Our laboratory is interested in understanding the interplay between genetic drivers and the extrinsic stressors from the niche so that disease can be identified at an early stage and new intervention or prevention approaches can be uncovered for leukemia patients.
Learn about our projects
1. Genetic modalities in leukemia predisposition syndromes and clonal hematopoiesis models
Clonal evolution in Acute Myeloid Leukemia (AML) is the stepwise acquisition of secondary mutations starting from the preleukemic stage. Preleukemia is defined by germline mutations in leukemia predisposition syndromes and acquired mutations in clonal hematopoiesis. Understanding the mechanisms of disease transformation from the preleukemic stage is critical to identifying high-risk individuals and developing early interventions. To address these questions, we are using RUNX1-mutated familial platelet disorder (FPD) and TET2-mediated clonal hematopoiesis as models. Our group is implementing cutting-edge methods and multi-parametric single-cell analysis to perform a comprehensive characterization of preleukemic primary samples and to identify new mechanisms of disease initiation. In addition, we perform validation of identified pathways using in vivo mouse models and identify novel early intervention and prevention strategies.
2. Extrinsic mechanisms that regulate hematopoiesis of healthy and malignant stem cells
We believe that the complex signaling milieu of the bone marrow niche creates a selective pressure at the early leukemic stage to promote the clonal growth of leukemia cells. Consistent with this, we and others have identified several proinflammatory cytokines that have a paradoxical effect on the clonal growth of leukemia cells while suppressing the growth of healthy nonmalignant cells. We are performing omics-based analyses to identify the molecular signature that leads to niche-driven functional differences in nonmalignant and malignant stem cells as well as characterize changes in the bone marrow niche. This comprehensive approach will allow us to gain insight into the signaling mechanisms that contribute to the clonal growth of leukemic stem cells, enabling the design of therapeutic strategies to target malignant cells specifically.
3. Mechanisms of molecular conduit between the extrinsic niche factors and leukemic cells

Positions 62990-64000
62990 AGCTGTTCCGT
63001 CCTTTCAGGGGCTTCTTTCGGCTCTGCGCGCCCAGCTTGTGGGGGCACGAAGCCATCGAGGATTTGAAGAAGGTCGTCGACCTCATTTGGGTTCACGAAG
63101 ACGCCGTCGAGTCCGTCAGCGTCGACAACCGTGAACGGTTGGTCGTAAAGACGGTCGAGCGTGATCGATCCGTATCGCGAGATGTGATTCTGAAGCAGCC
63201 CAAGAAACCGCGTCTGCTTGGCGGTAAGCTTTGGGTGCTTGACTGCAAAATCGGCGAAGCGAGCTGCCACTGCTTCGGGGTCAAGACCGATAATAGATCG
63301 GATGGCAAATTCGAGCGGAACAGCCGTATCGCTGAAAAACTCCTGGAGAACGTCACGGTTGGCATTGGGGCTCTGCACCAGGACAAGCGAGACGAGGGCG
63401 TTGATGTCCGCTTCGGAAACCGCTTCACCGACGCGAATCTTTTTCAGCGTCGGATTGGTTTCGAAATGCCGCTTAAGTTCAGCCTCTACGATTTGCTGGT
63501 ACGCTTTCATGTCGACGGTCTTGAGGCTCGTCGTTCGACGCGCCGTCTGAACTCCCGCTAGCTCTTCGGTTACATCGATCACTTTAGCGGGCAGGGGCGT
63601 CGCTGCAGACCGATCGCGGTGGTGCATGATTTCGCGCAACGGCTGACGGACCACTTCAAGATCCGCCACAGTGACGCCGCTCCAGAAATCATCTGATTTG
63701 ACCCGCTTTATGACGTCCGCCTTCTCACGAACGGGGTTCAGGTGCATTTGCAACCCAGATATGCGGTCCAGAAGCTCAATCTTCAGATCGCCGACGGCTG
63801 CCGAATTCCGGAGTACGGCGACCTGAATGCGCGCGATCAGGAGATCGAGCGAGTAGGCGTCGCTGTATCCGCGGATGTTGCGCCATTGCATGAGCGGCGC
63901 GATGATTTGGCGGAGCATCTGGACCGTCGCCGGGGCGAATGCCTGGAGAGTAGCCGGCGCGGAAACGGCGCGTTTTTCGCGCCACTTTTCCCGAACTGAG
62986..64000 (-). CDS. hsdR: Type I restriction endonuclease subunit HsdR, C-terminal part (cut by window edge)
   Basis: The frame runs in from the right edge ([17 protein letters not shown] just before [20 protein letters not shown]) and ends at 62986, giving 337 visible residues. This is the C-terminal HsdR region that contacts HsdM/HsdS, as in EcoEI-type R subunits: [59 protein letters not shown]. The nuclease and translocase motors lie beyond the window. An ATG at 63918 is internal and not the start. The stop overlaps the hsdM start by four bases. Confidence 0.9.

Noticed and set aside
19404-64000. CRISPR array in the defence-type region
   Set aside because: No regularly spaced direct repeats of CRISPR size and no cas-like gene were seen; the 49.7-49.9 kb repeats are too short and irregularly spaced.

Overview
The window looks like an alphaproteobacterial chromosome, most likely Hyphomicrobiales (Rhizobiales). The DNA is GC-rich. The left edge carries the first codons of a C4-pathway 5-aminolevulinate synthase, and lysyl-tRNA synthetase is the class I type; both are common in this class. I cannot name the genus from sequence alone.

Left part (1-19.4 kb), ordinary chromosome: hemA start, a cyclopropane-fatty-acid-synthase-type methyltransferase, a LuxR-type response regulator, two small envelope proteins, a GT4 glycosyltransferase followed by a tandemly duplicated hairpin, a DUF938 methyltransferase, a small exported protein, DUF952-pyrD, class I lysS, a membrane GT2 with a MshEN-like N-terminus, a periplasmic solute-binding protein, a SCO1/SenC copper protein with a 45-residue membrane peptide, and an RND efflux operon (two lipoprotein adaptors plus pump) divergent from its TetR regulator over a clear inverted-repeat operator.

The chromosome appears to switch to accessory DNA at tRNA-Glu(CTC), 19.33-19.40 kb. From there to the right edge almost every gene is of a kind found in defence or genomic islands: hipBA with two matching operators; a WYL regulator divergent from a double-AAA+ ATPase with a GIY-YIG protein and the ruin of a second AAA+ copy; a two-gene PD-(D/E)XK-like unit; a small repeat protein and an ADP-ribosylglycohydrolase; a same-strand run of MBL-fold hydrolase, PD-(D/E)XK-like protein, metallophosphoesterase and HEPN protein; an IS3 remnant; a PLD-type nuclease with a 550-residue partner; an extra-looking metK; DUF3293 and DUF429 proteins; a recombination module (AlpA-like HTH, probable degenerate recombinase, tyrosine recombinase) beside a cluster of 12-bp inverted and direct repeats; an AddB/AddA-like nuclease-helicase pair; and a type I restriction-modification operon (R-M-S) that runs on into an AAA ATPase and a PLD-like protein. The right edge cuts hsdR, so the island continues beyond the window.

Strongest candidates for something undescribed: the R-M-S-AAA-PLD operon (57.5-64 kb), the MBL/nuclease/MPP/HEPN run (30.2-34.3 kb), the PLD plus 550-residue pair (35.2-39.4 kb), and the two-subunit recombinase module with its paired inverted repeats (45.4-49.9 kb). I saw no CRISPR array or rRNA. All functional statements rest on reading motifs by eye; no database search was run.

It is likely that not only the extrinsic stresses but also leukemia cells reprogram their niche. For instance, treatment with cytotoxic therapy promotes the release of signaling mediators from leukemic cells that recruit immune cell responses to blunt malignant cell killing. Additionally, cytotoxic therapy-mediated reprogramming of the niche may promote the survival of leukemic cells by releasing growth-promoting cytokines. We propose that delineating these mechanisms will establish a novel paradigm for designing strategies to target aberrant niche-driven signaling. For this, we are using a combination of single-cell genomics, transcriptomics, and epigenetics as well as genome-wide CRISPR screening methods.
Since 2014, the Agarwal lab is generously funded by:
- NIH/NCI K99/R00 Pathways to Independence Award
- NIH/NCI R01
- NIH/NHLBI R01
- V Foundation Scholar Award
- American Cancer Society Research Scholar Grant
- The Babich Family Foundation /Alex's Lemonade Stand Foundation
- EvansMDS foundation
- Pilot funds from the OHSU Knight Cancer Institute - Hillcrest Committee, CEDAR Research Project grant, and NIH Build Exito Pilot Project Award as well as collaborative projects through NCI U54 Drug Resistance and Sensitivity Network (DRSN) and U01 Clinical Proteomic Tumor Analysis Consortium (CPTAC)
March 14, 2022
Study reveals inherited risk of leukemia
Nov. 18, 2019
Study overturns basic tenet in leukemia biology
Dec. 27, 2017
Knight Cancer signal achievements of 2017
Dec. 22, 2017
Solving the problem of drug-resistant cancer
Oct. 13, 2017
KGW Television, Portland Today
Anupriya Agarwal Ph.D., outlined Beat AML, a Knight Cancer Institute initiative backed by the Leukemia & Lymphoma Society, to viewers of KGW television this week in advance of the Light the Night walk.
March 28, 2017
In search of treatment for a perilous form of leukemia
Feb. 21, 2017
Gene mutations cause leukemia, but which ones?
Dec. 4, 2015
New leads in the struggle against a formidable leukemia
Anupriya Agarwal, Ph.D.
Division of Oncological Sciences
Division of Hematology/Medical Oncology
Department of Cell, Developmental and Cancer Biology
Department of Molecular & Medical Genetics
OHSU School of Medicine
OHSU Knight Cancer Institute
M.S., Microbiology, G.B. Pant Univ., India
Ph.D., Microbiology, Dr. R.M.L. Avadh Univ. and ITRC Institute, India
Hsin-Yun Lin, Ph.D.